A teaspoon of sugar… A drop in the ocean or a dangerous liaison?
Author | Caryn Davies
Sugar, once the only supposed causative culprit of high blood sugar, is actually now accepted as a lesser evil than various other sweetened and even unsweetened foods. Caryn Davies, registered dietitian shares some perspective on the sugar saga.
“Diabetes management is no longer solely focused on restricting all dietary items that contain sugar, but is rather centered on an understanding and avoidance of the foods which can dramatically raise blood sugar. Surprisingly, ‘sweetness’ is not necessarily an accurate predictor.
Of course, a teaspoon of sugar will increase one’s blood sugar, but more dramatic effects are interestingly noted after the consumption of highly refined carbohydrate foods, such as a slice of white or brown bread, a cup of certain breakfast cereals or fruit juice and even one rice cake.
The ability of foods to affect our blood sugar after eating has been qualified and quantified in the context of the Glycemic Index (GI) and the Glycemic Load (GL), which give us insight into the type and amount of carbohydrates that should be consumed for optimal blood sugar control.
The best food choices for diabetics include carbohydrates that have been minimally processed, as these will result in a more gradual rise in blood sugar after eating, than the highly processed, more refined alternatives.
Unlike carbohydrates, protein and fat do not exert an immediate rise in blood sugar and the effect of eating carbohydrates in conjunction with a small amount of healthy fat or lean protein is beneficial to overall glycemic control, as is the presence of fibre.
Many foods do contain a combination of carbohydrate, protein and fat, but some contain disproportionate amounts of fat, which is especially unhealthy for diabetics, as a high fat intake has the ability to reduce the efficiency of insulin, (the hormone which controls rising blood sugar).
Thus, the key to effective diabetes management is to eat mixed and carefully balanced meals and to choose combination foods which are high in fibre and low in total and saturated fat.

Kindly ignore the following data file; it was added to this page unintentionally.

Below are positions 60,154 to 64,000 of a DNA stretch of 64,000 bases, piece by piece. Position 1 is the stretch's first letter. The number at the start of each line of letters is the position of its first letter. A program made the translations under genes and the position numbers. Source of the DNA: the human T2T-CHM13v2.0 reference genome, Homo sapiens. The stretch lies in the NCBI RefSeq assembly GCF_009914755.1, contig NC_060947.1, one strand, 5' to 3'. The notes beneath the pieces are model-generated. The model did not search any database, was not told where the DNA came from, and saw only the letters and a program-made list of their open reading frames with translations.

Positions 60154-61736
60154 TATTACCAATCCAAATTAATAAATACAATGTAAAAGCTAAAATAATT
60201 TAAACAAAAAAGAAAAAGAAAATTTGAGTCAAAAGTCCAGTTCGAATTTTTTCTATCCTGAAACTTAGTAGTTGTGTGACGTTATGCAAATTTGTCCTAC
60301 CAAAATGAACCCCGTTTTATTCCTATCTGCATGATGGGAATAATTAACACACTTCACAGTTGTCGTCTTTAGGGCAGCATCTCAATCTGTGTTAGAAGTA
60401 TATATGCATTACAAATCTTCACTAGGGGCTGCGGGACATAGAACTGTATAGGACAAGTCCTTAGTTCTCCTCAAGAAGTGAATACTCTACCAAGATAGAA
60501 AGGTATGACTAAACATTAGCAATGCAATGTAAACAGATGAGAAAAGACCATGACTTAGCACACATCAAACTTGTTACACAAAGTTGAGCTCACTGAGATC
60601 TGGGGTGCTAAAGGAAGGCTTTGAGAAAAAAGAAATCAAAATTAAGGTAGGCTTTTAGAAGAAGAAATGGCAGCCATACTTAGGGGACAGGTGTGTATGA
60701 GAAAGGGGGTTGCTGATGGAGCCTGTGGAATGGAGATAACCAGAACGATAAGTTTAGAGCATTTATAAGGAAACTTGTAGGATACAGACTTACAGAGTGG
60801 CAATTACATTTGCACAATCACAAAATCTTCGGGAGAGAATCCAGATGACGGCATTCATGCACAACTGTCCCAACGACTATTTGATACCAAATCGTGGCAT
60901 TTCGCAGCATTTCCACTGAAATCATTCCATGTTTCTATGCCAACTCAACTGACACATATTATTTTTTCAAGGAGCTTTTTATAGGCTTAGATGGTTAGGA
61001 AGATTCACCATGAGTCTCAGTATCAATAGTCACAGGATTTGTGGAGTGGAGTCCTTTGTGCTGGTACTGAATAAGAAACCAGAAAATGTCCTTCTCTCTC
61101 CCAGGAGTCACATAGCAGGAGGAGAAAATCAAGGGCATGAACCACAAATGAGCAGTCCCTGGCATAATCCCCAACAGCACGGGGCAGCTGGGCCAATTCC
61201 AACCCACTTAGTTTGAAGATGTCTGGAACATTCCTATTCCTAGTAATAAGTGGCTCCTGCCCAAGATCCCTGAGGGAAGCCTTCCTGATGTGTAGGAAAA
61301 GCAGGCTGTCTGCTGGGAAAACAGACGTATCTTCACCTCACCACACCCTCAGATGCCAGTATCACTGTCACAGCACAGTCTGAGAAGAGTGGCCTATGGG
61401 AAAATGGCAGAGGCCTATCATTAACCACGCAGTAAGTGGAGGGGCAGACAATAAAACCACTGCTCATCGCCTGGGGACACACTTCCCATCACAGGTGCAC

Food shopping can get decidedly overwhelming as the topic of health can be interpreted and marketed in many different ways. Furthermore, food labeling is not always easy to decipher or even available.
Well renowned low GI foods include unrefined starches, such as brown rice and oat bran; high protein grains such as quinoa, most legumes (beans, chickpeas & lentils), raw nuts and fruit & vegetable varieties that are eaten with the skin on.
Whole foods, eaten as close to their natural form as possible, are the ultimate benchmark.
Second to this, is portion control, because even a low GI carbohydrate consumed in large quantities could send blood sugar sky rocketing! (Potentially more than some high GI foods consumed in very small quantities.) 15g of carbohydrate is recognized as the amount equivalent to one portion/ unit of carbohydrate, a number that becomes an essential tool for diabetics when trying to make sense of food labels.
This brings us back to sugar –the currently considered vice of the modern diet! Perspective from the Glycemic Index, yields it somewhat acceptable in moderation. However, issues arise when portion control (the Glycemic Load) is ignored. Although a teaspoon of sugar in an afternoon cup of tea, may be relatively slight in effect (5g carbohydrate), 4 cups of heavily sugared caffeine (2tsp) in a day paints another picture altogether (40g carbohydrate!) This coupled with the added sugar that is found in most cereals, convenience snack foods, sweetened dairy products and the diversity of drinks stocking the supermarket shelves, suddenly collaborate as a lifestyle risk factor for sugar addiction, insulin resistance, diabetes and obesity! (All of which can be exacerbated by an excessive sugar consumption.)
However, sugar and its tendency to creep into many areas of the modern diet, is certainly not the only culprit to blame for the globally increasing numbers of Type 2 diabetes and the associated conditions of cardiovascular risk, such as hypercholesterolemia and hypertension.
Fat, specifically saturated fat, has an equally influential role on health risk and a high fat diet has been linked to earlier onset of diabetes in susceptible individuals. Further, a diet high in fat could prevent weight loss, one of the chief management goals for diabetes.
Type 2 diabetes is not only manageable through dietary adaptation, but is to a certain extent preventable too! All it takes is a little bit of consumer savvy…”
Top Tips for Food Label Reading:
- Choose unrefined, low GI carbohydrates and exert portion control!
- Cut down on fat, especially saturated fat!
- Choose foods which:
- Contain little or no added sugar
- Contain > 6g fibre per 100g
- Contain <3g fat per 100g
- Contain plant protein (non-genetically modified soya or legumes) which are associated with a beneficial effect on blood lipids.
- Contain <400mg sodium per serving (for sodium sensitive individuals or those with hypertension.)
At Fry’s, we strive to create top quality food. We are aware that there a different categories of people who require different types of food for health, which is why we have a broad range of options. If you have diabetes or a strong family history thereof, you should to be proactive about your food choices.
Fry’s Foods contain heart healthy plant based protein, are all naturally cholesterol free and a great source of dietary fibre. Furthermore, we offer select items that are lower in fat and sodium making these the perfect accessories to a diabetic friendly diet.